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Why Abbas Won’t Accept Bibi’s Offer


Why Abbas Won’t Accept Bibi’s Offer

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During his address to the United Nations General Assembly that seemed largely a challenge to the organization’s legitimacy—he described its organs as s a “moral farce,” a “disgrace,” a “joke” and a “circus”—Israeli Prime Minister Benjamin Netanyahu slipped in a clever invitation. He asked Palestinian Authority President Mahmoud Abbas to come to Jerusalem to address the Israeli people at the Knesset. Abbas’s answer to the offer so far has been silence. But since he has repeatedly rejected every past invitation for a one-on-one meeting with the Israeli in recent years—just as he has repeatedly rejected Israeli offers of peace and statehood—there is little likelihood that the answer will be different this time.

If Abbas were serious about peace, going to Jerusalem in that manner would completely change the dynamic of both the stalled peace process and Israeli public opinion about the conflict no matter what the Palestinian said in his remarks. The spectacle of Abbas at the Knesset would undermine the arguments of the majority of Israelis who agree with the prime minister that the Palestinians don’t want peace. It would create what would likely be intolerable pressure on Netanyahu to give in to more of the PA’s demands on territory and other issues. If the generous terms of peace previously offered by Israel were really inadequate, such a stunt is the best and perhaps the only way for the Palestinians to do better.

So rather than just toss this aside as a meaningless gesture, as Netanyahu’s critics are doing, it’s worth asking why Abbas won’t even consider doing something that is so obviously in the interests of his people? The answer is painfully obvious. He can’t do it because his objective isn’t really a two-state solution that would end the conflict forever.

Going to the Knesset wouldn’t just revive echoes of Anwar Sadat’s dramatic 1977 gesture that led to peace between Israel and Egypt. More than anything either he or his predecessor Yasir Arafat has done, it would signal that the century-long Palestinian war on Zionism is over. Speaking there would mean that the Palestinians are acknowledging the legitimacy of the Jewish state and that the only obstacles to peace are details about borders and guarantees against future violence.

But Abbas won’t do that because that isn’t what he is after. As his own speech illustrated, Abbas’s view of the conflict is still fatally mired in a miasma of historical grievances and religious hate. Abbas used the UN GA rostrum to demand Britain apologize for the Balfour Declaration that set in motion international recognition for the right to the Jewish homeland. Just as bad, he recycled the lies he and his official media have been circulating about Israel’s intentions to harm the Temple Mount mosques that have served as the principle source of incitement to terrorism during the current “stabbing intifada.”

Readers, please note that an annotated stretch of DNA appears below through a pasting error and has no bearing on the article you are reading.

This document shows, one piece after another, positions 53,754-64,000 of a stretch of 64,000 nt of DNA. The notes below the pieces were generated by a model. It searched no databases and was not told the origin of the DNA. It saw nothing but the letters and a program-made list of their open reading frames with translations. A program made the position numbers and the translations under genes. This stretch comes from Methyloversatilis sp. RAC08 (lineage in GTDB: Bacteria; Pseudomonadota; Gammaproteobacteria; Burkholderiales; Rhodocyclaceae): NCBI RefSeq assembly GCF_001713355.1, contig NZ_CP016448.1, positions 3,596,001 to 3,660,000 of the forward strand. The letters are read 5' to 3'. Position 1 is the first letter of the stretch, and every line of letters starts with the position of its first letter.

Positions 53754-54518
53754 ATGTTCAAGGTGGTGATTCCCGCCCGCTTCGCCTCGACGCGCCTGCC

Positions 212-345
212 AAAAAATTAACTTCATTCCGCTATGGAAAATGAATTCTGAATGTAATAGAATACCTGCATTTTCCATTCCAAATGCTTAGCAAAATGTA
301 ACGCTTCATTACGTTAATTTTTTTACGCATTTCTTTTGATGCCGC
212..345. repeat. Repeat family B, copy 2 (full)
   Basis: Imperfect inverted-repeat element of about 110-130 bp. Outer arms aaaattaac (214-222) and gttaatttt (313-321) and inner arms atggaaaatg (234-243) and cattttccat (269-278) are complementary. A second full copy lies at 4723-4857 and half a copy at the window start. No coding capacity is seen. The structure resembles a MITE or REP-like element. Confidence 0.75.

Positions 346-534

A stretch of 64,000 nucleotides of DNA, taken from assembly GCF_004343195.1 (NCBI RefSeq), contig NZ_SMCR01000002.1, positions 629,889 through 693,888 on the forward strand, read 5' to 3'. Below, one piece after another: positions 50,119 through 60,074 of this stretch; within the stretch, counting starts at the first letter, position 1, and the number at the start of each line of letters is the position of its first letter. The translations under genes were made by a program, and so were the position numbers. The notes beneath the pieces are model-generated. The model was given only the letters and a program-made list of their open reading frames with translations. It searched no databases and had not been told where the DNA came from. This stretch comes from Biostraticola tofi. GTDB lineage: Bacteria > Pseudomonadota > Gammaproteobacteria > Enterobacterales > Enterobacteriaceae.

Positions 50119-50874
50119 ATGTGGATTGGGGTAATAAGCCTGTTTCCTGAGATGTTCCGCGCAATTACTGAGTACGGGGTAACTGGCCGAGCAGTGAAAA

While he said that the PA’s implicit recognition of Israel in the 1993 Oslo Accords remained “in force,” he made it clear that it was conditional in nature and could be rescinded if the Israelis didn’t bow to all of his demands. The Palestinians have flouted their Oslo commitments over the last 23 years. More to the point, the entire focus of his current campaign at the UN is to abandon the bilateral negotiations to which the accords committed the PA in favor of unilateral steps that don’t so much sidestep peace as discard it altogether.

Abbas at the Knesset won’t happen because the political culture of the Palestinians is still rooted in the same rejection of Balfour that helped forge their sense of national identity in the last century. It’s easy for American liberals to condemn Netanyahu as insincere, but if Abbas were truly searching for a path to peace and independence for his people, the smartest thing he could do would be to say yes to the prime minister’s invitation. The fact that we all know he’d never even consider doing it tells us all we need to know about Palestinian intentions.

 





One of the pioneers of the Israeli Internet, Zvi was already established as the voice of Israeli internet among international users as early as 1991, which resulted in the Israeli government asking him to lead the famous Jerusalem One project, the very first Israeli Internet network. Zvi Lando was the designer/builder of the first web sites for the Prime Minister's office, the Foreign Ministry, and worked for 13 years with the Jewish Agency, building dozens of projects, including, in 1996, Emet - the first Hebrew web site in history.



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